Why We Allow Big Pharma to Rip Us Off
Sunday, October 5, 2014
America spends a fortune on drugs, more per person than any other nation on earth, even though Americans are no healthier than the citizens of other advanced nations.
Of the estimated $2.7 trillion America spends annually on health care, drugs account for 10 percent of the total.
(W)hile other nations set wholesale drug prices, the law prohibits the U.S. government from using its considerable bargaining power under Medicare and Medicaid to negotiate lower drug prices. This was part of the deal Big Pharma extracted for its support of the Affordable Care Act of 2010.
The drug companies say they need the additional profits to pay for researching and developing new drugs.
But the government supplies much of the research Big Pharma relies on, through the National Institutes of Health.
Meanwhile, Big Pharma is spending more on advertising and marketing than on research and development – often tens of millions to promote a single drug.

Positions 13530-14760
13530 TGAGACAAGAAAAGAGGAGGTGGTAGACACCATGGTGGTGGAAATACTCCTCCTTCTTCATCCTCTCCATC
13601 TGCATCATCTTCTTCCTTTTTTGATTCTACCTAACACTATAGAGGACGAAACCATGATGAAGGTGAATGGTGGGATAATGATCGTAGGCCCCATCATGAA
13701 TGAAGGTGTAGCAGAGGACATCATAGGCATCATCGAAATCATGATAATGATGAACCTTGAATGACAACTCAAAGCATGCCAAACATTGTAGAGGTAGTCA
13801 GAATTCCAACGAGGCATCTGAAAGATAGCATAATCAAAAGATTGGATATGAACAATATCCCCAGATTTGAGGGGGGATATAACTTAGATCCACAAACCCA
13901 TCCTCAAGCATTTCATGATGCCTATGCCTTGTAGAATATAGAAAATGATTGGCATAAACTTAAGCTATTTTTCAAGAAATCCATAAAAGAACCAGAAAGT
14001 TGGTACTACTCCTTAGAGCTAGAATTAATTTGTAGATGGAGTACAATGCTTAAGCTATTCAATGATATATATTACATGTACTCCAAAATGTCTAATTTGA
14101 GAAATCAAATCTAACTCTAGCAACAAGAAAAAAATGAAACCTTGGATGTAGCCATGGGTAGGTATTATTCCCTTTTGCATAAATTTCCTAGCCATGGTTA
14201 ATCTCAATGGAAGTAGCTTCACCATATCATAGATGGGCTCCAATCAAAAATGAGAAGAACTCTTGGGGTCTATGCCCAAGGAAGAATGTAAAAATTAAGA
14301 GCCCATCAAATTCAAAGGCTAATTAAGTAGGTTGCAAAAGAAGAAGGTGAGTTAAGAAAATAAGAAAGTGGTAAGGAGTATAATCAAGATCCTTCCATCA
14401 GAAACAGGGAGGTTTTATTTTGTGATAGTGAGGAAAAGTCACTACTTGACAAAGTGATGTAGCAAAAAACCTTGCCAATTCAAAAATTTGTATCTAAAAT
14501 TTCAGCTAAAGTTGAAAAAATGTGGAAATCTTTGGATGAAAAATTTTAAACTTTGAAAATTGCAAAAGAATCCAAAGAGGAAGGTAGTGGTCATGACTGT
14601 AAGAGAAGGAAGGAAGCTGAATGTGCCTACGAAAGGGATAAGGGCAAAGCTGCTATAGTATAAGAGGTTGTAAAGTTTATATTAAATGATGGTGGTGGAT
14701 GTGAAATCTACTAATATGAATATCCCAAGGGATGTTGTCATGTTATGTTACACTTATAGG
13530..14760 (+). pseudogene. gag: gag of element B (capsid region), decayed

And it’s spending hundreds of millions more every year lobbying. Last year alone, the lobbying tab came to $225 million, according to the Center for Responsive Politics.
That’s more than the formidable lobbying expenditures of America’s military contractors.
In addition, Big Pharma is spending heavily on political campaigns. In 2012, it shelled out over $36 million, making it the biggest political contributor of all American industries.
(W)e’ve bought the ideological claptrap of the “free market” being separate from and superior to government.
And since private property and freedom of contract are the core of the free market, we assume drug companies have every right to charge what they want for the property they sell.
Yet in reality the “free market” can’t be separated from government because government determines the rules of the game.
It determines, for example, what can be patented and for how long, what side payoffs create unlawful conflicts of interest, what basic research should be subsidized, and when government can negotiate low prices.
The critical question is not whether government should play a role in the market. Without such government decisions there would be no market, and no new drugs.
The issue is how government organizes the market. So long as big drug makers have a disproportionate say in these decisions, the rest of us pay through the nose.